Chain of Rocks Canal Bridge closed to public after Madison Fire Department responds to water rescue
MADISON — Officials made the decision to shut down the Chain of Rocks Canal Bridge on Tuesday, effective immediately, after firefighters responded overnight to a person trapped in a vehicle.
Madison County Emergency Management Agency Logistics Coordinator Tony Falconio said officials made the decision following a water rescue Monday night by Madison Fire Department.
“The received a call for person trapped inside a vehicle,” Falconio said.
Madison Fire Chief Jeffery Bridick sent a letter to Madison County EMA requesting assistance in providing security at barricades set up by City of Madison just west of then business district on W. Chain of Rocks Road.
“The barricades will prevent vehicles, bicyclists and pedestrians from entering the island and the levee system,” Bridick said.
Bridick asked for assistance from the Illinois National Guard in staffing the barricades. Local law enforcement and the Madison County Sheriff’s Department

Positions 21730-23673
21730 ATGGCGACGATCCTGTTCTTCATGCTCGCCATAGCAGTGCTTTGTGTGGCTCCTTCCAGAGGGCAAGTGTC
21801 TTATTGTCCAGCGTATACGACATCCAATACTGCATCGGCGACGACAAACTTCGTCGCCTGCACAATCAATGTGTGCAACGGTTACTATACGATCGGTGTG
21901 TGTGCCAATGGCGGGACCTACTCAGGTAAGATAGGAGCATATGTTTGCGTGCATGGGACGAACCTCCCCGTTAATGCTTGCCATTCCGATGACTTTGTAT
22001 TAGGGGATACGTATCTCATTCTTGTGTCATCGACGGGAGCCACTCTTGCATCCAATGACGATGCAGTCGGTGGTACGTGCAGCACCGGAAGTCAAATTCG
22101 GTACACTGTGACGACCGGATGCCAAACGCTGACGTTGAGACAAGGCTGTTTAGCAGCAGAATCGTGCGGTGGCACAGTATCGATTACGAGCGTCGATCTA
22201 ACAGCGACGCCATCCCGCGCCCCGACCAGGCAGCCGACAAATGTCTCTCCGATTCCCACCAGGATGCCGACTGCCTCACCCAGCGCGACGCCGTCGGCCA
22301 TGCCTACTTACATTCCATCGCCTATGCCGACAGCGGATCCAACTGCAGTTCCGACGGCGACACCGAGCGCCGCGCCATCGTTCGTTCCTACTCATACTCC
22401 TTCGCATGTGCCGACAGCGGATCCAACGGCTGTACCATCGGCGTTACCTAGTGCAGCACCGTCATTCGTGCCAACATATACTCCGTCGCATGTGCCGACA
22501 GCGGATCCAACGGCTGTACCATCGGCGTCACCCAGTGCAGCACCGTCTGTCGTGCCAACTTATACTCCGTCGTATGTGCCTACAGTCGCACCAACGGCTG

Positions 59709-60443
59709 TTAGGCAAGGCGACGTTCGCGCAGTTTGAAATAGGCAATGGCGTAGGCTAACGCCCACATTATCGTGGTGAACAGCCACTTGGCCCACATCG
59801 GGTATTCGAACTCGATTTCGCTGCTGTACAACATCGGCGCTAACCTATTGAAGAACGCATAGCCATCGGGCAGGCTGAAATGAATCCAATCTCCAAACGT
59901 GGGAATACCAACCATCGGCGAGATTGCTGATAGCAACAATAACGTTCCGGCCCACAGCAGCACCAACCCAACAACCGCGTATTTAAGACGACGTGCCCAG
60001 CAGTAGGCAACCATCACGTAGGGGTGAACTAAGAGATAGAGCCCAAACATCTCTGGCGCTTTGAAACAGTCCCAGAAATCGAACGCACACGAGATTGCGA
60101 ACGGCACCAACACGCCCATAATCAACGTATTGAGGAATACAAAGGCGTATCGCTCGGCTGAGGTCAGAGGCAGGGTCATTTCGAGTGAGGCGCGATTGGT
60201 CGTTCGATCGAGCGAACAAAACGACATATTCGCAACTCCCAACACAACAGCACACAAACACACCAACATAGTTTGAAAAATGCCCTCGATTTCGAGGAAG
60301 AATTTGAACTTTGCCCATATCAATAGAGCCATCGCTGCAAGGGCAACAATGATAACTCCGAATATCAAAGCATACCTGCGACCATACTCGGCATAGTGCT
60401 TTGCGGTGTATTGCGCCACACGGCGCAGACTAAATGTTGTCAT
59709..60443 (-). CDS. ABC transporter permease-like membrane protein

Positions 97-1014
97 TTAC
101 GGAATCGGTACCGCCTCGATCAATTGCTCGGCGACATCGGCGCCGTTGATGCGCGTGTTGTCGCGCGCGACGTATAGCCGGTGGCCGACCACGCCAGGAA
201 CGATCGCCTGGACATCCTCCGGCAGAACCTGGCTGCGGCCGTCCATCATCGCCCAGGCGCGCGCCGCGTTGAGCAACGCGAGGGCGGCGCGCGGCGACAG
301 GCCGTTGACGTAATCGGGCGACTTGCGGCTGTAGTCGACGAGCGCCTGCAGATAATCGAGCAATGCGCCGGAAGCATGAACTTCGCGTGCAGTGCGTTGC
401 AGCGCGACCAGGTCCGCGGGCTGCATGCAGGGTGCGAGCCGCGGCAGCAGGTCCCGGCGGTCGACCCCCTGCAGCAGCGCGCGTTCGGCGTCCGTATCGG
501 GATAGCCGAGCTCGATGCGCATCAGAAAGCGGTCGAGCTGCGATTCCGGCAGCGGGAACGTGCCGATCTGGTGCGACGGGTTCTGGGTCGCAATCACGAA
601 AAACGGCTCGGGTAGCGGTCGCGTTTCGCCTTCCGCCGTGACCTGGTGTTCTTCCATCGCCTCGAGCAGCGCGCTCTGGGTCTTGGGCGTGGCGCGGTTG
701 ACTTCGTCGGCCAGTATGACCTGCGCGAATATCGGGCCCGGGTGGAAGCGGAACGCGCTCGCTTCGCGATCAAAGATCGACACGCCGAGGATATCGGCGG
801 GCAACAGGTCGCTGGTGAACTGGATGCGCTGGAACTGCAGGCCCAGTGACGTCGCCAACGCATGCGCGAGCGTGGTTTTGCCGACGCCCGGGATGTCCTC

Only authorized personnel will be allowed to cross the bridge to Chouteau Island.
At 5,500 acres, Chouteau Island is one of the largest Mississippi River islands in the region, running from just north of the Merchants Bridge to parallel with the Lewis and Clark State Memorial Park in Hartford. Following the 1993 floods, 40 homeowners left the island.
Chouteau started out as three separate islands — Gaberet, Mosenthein and Chouteau — but became one when the U.S. Army Corps of Engineers cut the Chain of Rocks Canal in the 1950s, isolating the land from the rest of Illinois.
Falconio said there are curious people who want to see the water levels, however they don’t realize how dangerous it can be.
“We are reminding people to stay away from the river and off the levees,” he said.
He said it’s not just concern for the integrity or the levee, but for the safety of individuals.
“All it takes is one misstep to fall into the water,” he said.
Madison County is enforcing a “no trespassing” rule on its 44 miles of levees within Wood River Drainage and Levee District and Metro East Sanitary District.
Local law enforcement, Madison County Sheriff’s Department and the Illinois National Guard will be patrolling and monitoring the levee system.